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Put Teacher Salaries in Proper Perspective

By now, everyone knows the arguments on both sides of the debate regarding teachers' salaries.  Yet I wonder why so little attention is paid to putting the issue in proper context ("Teachers Are Working for Uber Just to Keep a Foothold in the Middle Class," The Nation, Sept. 7). 

Consider the situation in California. Public school teachers in the Silicon Valley or in San Francisco have to devote an ever increasing portion of their paychecks to their rent or to their mortgage. The latter assumes that they even qualify. Renting is equally impossible. The median rent for a one-bedroom apartment in San Francisco is now $3,500. Yet the San Francisco Unified School District ranks 528th in teacher pay out of the 821 districts in the state. How far will a salary of $70,000 go under the circumstances?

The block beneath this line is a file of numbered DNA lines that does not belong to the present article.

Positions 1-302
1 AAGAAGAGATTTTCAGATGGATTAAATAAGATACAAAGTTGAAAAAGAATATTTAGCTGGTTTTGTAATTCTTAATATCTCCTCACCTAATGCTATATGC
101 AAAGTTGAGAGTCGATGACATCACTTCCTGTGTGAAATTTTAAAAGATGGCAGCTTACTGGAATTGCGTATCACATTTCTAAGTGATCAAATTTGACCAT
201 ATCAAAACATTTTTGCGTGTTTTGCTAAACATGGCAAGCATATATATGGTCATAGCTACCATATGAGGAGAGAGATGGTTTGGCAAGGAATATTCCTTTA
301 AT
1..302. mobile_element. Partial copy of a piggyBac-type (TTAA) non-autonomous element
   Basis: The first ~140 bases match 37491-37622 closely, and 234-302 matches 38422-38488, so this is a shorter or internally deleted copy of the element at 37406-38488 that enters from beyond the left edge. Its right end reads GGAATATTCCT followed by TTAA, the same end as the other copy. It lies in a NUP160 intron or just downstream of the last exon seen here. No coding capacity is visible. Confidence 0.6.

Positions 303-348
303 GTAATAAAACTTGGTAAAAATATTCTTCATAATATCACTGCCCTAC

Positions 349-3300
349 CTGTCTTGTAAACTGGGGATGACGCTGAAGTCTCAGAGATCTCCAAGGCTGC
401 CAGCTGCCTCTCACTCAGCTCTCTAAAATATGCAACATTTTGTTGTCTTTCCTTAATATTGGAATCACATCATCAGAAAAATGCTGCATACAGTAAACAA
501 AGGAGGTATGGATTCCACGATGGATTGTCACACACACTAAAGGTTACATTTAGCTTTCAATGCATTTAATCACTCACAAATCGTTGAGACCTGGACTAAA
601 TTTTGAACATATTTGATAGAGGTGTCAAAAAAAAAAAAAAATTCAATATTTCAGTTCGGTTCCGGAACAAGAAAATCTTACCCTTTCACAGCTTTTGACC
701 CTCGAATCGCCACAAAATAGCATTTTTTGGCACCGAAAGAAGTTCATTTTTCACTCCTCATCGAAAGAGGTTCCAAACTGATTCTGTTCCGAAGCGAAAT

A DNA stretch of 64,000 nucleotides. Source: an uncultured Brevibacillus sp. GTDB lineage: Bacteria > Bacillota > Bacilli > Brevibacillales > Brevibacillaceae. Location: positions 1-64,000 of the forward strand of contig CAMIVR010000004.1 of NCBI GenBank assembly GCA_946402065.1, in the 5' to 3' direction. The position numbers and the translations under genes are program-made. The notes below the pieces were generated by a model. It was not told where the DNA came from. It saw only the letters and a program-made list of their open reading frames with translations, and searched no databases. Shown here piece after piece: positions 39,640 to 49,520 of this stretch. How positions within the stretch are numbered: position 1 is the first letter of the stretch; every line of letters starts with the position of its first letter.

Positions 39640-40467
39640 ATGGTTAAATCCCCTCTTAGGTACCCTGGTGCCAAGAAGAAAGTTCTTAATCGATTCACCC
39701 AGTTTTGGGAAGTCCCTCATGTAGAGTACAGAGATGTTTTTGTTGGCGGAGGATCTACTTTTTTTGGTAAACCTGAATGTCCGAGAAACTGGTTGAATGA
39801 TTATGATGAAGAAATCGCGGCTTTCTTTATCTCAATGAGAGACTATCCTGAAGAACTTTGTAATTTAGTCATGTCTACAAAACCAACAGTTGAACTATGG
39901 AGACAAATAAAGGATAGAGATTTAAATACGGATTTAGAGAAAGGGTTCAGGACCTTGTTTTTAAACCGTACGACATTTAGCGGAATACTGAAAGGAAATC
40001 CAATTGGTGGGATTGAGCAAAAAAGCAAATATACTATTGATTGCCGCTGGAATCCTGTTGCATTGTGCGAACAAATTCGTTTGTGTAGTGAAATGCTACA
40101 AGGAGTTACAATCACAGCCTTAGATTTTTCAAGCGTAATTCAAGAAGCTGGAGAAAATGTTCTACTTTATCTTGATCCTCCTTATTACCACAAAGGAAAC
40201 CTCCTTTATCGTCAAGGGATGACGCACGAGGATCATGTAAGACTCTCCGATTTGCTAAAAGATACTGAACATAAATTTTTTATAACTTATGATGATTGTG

Yes, teachers can always move to less expensive areas. But what about their students? When exemplary teachers leave, how likely is it that their replacements will be as effective? And if they are, how long can they afford to stay before the same mismatch forces them out? Yet we hardly ever hear about this issue. Instead, the opinion pages of newspapers are full of op-eds maintaining that teachers are overpaid ("Public School Teachers Aren't Underpaid," The Wall Street Journal, Nov. 8, 2011). 

The average public school teacher salary in the country was $56,000 in the 2012-13 school year. That compared with $69,000 for nurses and $83,000 for programmers. ("What If America's Teachers Made More Money?" The Atlantic, Feb. 18). Yet nothing is said about the cost of living in connection with those salaries. It's little wonder, therefore, that teacher turnover is so high. Dedication does not pay the bills. I'm not talking now about the other factors that also cause teachers to flee.

When teachers have to take second jobs to make ends meet, I say something is terribly wrong. The so-called gold-plated pensions awaiting teachers at the end of their 30-year careers in the classroom mean very little. They're hardly as generous as depicted, and they don't pay the bills while teachers are still teaching.

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